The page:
Here's How Wallabies Ended Up In Ireland

Wallabies are a cute species. They have long legs, pointy ears, and they hop around with babies in their front pouches; they're basically miniature kangaroos. And like kangaroos, wallabies are native to Australia and some neighboring islands, per National Geographic. But, as it turns out, wallabies have gone global; an entire colony of wallabies is living on the island of Lambay off the coast of Dublin, Ireland.

We know what you're thinking. Ireland is just about as far from Australia as you can get, both in terms of distance and climate — how could wallabies possibly be living there? Well, as you can guess, they didn't get there naturally.

According to the Smithsonian Magazine, wallabies were first introduced into Lambay Island by the wealthy Baring family. Lambay has been owned by the Barings since 1904; Cecil Baring, the original purchaser, dreamed of turning the island into a home for exotic animals. Per Ireland's, Cecil introduced all sorts of unusual animals to Lambay, including peacocks, exotic reptiles, "rheas," "kinkajous," and other animals you've probably never heard of. But apparently Cecil didn't do enough research, as few of these species survived in Lambay's climate.

Then along came Cecil's son, Rupert Baring. Rupert followed in his father's footsteps; in the 1950s, he decided to bring wallabies to Lambay Island. While that might sound like a bad idea, reports that Lambay has a similar climate to that of Tasmania — an island in southern Australia with a thriving wallaby population.

Wallabies were brought to Ireland's Lambay Island by the Baring family

Rupert Baring's belief that Lambay could be a suitable home for wallabies was, thankfully, proven correct. When the Barings introduced a number of wallabies into Lambay in the 1950s and 60s, the animals took well to their new home. This wasn't super surprising, however; the Smithsonian Magazine explains that wallabies are well-known for their ability to survive under new conditions. (Plus, their thick coats probably helped with the cold.)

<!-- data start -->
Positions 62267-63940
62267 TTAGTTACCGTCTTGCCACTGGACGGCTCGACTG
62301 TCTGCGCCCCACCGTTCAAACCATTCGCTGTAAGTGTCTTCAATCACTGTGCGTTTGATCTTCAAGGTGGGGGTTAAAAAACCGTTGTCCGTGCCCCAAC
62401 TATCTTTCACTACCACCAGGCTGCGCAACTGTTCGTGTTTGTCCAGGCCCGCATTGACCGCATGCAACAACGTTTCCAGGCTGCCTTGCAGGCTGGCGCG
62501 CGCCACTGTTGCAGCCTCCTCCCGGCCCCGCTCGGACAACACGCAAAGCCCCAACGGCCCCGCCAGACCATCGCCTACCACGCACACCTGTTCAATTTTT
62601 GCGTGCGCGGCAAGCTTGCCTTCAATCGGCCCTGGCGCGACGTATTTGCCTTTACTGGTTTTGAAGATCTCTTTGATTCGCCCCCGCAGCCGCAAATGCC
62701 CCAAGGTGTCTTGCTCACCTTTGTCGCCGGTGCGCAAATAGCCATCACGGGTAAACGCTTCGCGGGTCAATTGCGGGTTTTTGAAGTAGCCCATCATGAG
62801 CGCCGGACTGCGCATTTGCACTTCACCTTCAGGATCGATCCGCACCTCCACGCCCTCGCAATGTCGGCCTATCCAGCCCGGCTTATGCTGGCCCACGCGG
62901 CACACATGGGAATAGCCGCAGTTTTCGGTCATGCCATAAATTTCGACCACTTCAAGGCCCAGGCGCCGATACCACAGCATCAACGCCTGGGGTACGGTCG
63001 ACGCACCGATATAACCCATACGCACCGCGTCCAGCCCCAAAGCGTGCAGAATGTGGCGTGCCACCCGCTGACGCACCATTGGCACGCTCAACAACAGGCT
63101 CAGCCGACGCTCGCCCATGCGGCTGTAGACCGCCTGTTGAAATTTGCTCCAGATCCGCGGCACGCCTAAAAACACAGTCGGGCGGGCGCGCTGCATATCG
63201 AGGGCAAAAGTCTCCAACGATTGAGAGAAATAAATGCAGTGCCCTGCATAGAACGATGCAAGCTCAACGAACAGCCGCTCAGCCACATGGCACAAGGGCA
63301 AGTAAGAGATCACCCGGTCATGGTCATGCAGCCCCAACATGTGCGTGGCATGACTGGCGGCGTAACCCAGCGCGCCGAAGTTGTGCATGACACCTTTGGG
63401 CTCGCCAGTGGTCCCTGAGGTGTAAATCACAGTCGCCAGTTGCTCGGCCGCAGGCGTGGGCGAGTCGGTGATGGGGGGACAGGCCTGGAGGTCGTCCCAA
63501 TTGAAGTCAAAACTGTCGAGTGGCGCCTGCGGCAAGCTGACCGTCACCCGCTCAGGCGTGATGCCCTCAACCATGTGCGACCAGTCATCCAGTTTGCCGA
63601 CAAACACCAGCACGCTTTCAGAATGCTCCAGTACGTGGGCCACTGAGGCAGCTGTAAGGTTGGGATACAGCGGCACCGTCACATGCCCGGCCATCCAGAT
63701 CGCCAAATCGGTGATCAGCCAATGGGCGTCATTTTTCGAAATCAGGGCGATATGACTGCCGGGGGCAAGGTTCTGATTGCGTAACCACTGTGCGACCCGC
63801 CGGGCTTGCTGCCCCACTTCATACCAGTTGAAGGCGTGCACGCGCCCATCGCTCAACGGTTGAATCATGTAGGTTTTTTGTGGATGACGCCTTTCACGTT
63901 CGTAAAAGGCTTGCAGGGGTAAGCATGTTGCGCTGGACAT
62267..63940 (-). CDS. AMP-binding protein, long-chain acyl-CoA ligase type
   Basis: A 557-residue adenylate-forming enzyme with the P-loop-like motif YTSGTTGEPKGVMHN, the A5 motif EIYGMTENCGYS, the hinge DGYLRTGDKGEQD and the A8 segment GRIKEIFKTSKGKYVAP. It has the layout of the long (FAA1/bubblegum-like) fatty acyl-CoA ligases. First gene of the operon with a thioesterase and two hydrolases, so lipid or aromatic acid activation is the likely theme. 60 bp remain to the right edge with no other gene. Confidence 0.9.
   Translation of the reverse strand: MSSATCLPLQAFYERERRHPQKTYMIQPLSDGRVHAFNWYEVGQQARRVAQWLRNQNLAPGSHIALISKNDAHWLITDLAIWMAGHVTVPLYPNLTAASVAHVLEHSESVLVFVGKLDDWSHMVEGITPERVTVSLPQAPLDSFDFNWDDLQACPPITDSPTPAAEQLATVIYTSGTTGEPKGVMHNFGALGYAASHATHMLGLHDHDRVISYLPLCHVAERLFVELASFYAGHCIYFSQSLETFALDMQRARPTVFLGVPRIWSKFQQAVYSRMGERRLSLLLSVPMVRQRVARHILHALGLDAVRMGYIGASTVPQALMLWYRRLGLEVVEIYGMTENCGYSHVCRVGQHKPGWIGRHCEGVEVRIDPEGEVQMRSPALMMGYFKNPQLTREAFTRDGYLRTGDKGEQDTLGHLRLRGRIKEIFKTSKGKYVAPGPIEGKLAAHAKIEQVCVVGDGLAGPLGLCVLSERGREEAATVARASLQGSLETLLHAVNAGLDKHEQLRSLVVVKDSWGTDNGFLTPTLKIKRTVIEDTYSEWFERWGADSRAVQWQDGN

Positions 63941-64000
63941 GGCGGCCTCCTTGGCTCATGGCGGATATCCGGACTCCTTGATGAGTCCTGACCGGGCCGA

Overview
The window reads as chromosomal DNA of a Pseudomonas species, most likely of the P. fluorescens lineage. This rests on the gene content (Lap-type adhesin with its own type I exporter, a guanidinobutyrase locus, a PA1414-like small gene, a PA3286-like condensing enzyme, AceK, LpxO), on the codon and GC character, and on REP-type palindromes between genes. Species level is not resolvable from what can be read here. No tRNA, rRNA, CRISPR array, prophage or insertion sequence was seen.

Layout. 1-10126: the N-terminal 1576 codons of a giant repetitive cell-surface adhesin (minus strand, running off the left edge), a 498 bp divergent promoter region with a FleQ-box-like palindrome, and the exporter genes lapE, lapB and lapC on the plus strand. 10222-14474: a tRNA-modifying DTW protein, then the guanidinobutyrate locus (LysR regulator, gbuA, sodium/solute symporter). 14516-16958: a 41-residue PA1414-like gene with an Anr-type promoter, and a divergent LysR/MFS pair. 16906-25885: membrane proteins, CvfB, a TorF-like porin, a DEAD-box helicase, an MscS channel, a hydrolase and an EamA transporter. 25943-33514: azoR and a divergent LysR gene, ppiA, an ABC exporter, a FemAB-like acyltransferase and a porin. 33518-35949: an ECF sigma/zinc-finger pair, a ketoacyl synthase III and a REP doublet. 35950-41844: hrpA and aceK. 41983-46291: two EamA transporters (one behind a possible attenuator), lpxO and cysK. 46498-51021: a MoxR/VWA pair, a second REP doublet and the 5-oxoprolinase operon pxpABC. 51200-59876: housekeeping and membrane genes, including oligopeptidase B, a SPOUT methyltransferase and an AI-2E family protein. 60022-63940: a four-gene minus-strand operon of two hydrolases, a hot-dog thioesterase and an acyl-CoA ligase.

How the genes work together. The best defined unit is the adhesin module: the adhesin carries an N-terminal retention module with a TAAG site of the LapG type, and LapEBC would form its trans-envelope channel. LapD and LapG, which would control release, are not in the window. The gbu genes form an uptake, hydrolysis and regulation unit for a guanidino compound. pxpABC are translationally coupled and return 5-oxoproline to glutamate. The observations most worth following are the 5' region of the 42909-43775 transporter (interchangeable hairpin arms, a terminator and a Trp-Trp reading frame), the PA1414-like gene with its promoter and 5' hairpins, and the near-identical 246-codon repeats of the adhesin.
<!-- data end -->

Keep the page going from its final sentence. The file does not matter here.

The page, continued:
A couple decades later, a fortunate coincidence allowed Lambay's cohort of wallabies to grow even further. Per the Smitsonian, the Dublin Zoo's wallaby population grew rapidly in the mid-1980s. Soon, the zoo had more wallabies than it knew what to do with. Peter Wilson, the zoo's director, was familiar with the wallaby situation on Lambay, and he figured that some of the zoo's extra wallabies could survive well with the existing pack on the island. As a result, Lambay Island soon found itself with seven new wallabies, diversifying the gene pool.

Fast forward to today, and there are estimated to be over 100 wallabies roaming the island of Lambay. That's a relatively small number, but Lambay's wallaby population is intentionally kept under control for the sake of ecological balance, according to Even so, Ireland's wallabies have proven to be a big hit among tourists — but few get the chance to spot the curious creatures.